I have always understood the desire to escape, to leave real life behind for a while. It’s not that my life is so bad that I need to get out. I’m thankful for my family and friends, for the roof over my head and the food I always have enough of. Despite my shyness and tendency to prefer books to people, I was rarely picked on. On the occasions I was picked on, it was usually because I didn’t get the joke, and once I did get it, I often felt more mature for not finding it very funny. So no, bullying didn’t scar me.
So why leave?
I don’t know.
And yet, I do. I love new places – I love the thrill of them, the beauty of them, the strangeness of them. France was never high on my destinations list, but I did an exchange there the summer before grade ten. Even stepping into the airport was fantastic, and seeing Paris was a delight. Imagine the joy, then, of a small town in Normandy, of a room on the top floor of the house next to the tall stone church, of the ruins of an abbey just down the street. What curiosity to get breakfast from the baker’s each morning, and to always have apéritif before supper. That month was when I knew I would have to see the world. With my family I saw France again, and Germany. South Africa was the latest step in this, and I loved that, too. None of this on its own satisfied me, though. I reached further away, always thinking about where else I could go, what else I could see.
I know, though, that escaping started even earlier. I can’t remember the first time I wished myself into a story, and I hardly stopped. Narnia, Middle-Earth, Malkier, Regency England, Hogwarts, A Galaxy Far, Far Away, the TARDIS… places that grew in my mind. I have a very vivid imagination, and stories never ended where the pages left off. There was more, and I could step into those lands and be a part of them. They were rich and bright and full of life. They were new and exotic, with hidden dangers and brilliant delights. I wanted to see them and they welcomed me in. When I really settled in, I found the darkness along with the delights. I saw monsters and terrible men. I felt an awful fear. Yet the joy always outweighed everything else, and at the end of all things I found myself in Aslan’s Country or in Valinor, where nothing terrible could last.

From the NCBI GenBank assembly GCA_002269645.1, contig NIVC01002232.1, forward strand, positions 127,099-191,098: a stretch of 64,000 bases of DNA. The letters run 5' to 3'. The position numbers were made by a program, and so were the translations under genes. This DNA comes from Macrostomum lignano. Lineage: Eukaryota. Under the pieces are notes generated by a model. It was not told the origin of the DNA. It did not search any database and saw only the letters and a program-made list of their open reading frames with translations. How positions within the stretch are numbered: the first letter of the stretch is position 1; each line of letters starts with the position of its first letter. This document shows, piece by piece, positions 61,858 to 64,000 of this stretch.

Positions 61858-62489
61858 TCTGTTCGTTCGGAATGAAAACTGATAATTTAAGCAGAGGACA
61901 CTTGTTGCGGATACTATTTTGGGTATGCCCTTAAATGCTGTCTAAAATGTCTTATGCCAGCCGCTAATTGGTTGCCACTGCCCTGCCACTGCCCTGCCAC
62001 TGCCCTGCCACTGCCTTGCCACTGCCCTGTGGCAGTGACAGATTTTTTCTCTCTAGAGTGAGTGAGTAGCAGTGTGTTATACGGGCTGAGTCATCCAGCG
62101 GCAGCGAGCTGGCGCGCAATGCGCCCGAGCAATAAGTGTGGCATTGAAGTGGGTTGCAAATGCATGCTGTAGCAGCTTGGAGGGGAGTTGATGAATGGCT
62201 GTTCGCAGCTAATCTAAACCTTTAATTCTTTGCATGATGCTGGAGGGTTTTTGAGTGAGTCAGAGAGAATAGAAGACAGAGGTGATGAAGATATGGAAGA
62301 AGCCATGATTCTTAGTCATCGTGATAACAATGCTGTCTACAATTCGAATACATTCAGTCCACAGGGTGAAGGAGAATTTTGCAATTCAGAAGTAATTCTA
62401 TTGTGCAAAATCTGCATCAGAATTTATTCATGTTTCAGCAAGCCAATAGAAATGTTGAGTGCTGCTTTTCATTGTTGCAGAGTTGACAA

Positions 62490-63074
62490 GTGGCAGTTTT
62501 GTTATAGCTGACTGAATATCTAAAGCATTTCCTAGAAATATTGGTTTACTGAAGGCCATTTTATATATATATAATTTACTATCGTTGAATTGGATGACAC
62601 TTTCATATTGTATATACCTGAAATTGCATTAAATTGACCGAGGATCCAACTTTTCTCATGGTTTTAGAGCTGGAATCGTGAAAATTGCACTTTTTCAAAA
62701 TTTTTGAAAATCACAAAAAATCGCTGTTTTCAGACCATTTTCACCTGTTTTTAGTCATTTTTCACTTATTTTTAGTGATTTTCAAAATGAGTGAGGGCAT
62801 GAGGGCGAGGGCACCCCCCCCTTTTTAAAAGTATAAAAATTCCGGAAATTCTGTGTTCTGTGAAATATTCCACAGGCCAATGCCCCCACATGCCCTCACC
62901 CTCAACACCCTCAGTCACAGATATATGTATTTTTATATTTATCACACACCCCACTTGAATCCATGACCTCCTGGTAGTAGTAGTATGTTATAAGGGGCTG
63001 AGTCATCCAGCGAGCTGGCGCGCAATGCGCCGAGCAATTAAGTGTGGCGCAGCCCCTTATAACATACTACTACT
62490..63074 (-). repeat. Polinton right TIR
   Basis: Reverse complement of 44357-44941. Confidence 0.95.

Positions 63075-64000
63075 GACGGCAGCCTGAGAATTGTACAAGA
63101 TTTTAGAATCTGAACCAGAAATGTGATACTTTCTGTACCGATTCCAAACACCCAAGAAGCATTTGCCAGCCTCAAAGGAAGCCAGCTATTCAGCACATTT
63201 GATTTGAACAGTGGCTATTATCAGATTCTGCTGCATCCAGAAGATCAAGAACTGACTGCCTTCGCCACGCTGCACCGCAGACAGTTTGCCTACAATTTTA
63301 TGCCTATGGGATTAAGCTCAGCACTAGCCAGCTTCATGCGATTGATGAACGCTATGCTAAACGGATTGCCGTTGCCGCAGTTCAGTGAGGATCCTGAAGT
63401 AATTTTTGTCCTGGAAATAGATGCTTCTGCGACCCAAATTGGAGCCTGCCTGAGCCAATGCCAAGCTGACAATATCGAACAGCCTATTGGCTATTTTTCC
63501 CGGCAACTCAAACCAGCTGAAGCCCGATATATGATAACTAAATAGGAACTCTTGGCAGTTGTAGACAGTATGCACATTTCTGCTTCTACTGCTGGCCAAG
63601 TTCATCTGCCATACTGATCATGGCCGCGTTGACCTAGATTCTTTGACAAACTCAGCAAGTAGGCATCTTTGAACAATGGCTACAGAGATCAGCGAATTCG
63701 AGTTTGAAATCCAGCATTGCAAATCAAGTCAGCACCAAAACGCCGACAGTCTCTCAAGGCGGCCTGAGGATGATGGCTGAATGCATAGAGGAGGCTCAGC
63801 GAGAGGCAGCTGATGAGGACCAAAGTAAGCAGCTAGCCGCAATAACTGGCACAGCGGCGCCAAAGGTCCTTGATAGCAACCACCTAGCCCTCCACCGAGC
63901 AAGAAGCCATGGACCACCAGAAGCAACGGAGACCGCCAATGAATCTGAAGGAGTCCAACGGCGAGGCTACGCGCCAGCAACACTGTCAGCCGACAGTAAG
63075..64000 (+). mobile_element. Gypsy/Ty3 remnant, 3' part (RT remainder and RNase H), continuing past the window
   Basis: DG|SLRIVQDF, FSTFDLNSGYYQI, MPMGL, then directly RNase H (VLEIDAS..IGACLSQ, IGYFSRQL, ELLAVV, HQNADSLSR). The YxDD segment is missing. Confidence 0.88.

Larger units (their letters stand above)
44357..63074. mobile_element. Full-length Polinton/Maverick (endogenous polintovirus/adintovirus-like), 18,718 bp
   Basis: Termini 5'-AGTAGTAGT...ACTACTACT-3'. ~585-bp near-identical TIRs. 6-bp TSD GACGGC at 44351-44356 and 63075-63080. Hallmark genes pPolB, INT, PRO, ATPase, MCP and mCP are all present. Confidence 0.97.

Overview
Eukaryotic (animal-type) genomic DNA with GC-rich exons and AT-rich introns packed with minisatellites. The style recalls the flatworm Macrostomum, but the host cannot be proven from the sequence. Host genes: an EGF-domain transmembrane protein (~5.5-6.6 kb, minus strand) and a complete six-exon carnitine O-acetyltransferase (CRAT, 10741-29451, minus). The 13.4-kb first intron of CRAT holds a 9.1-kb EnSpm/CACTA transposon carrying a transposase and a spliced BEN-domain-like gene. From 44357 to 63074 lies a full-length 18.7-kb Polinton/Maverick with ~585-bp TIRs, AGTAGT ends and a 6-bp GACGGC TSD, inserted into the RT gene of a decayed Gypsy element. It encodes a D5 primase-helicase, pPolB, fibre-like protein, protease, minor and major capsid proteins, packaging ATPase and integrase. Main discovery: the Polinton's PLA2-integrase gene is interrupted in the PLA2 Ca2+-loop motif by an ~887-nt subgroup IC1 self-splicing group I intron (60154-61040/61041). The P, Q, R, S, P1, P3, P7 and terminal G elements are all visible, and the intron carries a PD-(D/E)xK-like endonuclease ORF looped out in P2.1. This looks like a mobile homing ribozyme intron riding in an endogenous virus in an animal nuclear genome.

I found I loved the person that I was there. I was bolder and stronger. I have always been smart but here I learned what I wanted to and knew whatever was needed. My friends and family in real life were great, but few, and in my head I was recognized (though in real life I feared recognition – and still sometimes do). People sought my advice and let me into their lives. In short, I became a hero. But with that, I ‘grew up’. A hero knows that war is not glorious but something to hate, even when you are standing against creatures of pure evil. The fortunate friend and confidante knows what it is to have your heart cry for the pain of others.
I am sure this is the story of nearly everyone who reads good stories.
When I went away on outtatown this year, I found a place in the real world for the first time. I saw many new places and enjoyed everything about them that was good and amazing. I learned about their darkness, too, and knew to fear it. I found a place among friends where I was recognized for my gifts and taught to grow – what a blessing! My family grew enormously this past year, and I know better than I ever could have imagined what it feels like when your heart cries. For a while, I didn’t have to go into a story to be someone I loved. I was bold and strong and knowledgeable and ready to grow in all of those things.
Now I’m home, and I feel a bit out of place again. I can still see my place in this world quite clearly, and I can see that I have it in me to be everything I imagined I could be. But I often feel held down, and I reach out to the familiar places I have never seen, to the friends I never knew who know me inside out.
And so I will uphold the value of escaping, because without first running away, I would not ever have chosen my own adventures. I would never have imagined I could be more than a meek, geeky girl. And I would never have known that there was something more to reach for. This world can limit us to our hometown and the person everyone thinks we are. I think the Enemy would like us to stay right where we are and never reach for what could be. J. R. R. Tolkien said it better than I:
“Fantasy is escapist, and that is its glory. If a soldier is imprisoned by the enemy, don’t we consider it his duty to escape?. . .If we value the freedom of mind and soul, if we’re partisans of liberty, then it’s our plain duty to escape, and to take as many people with us as we can!”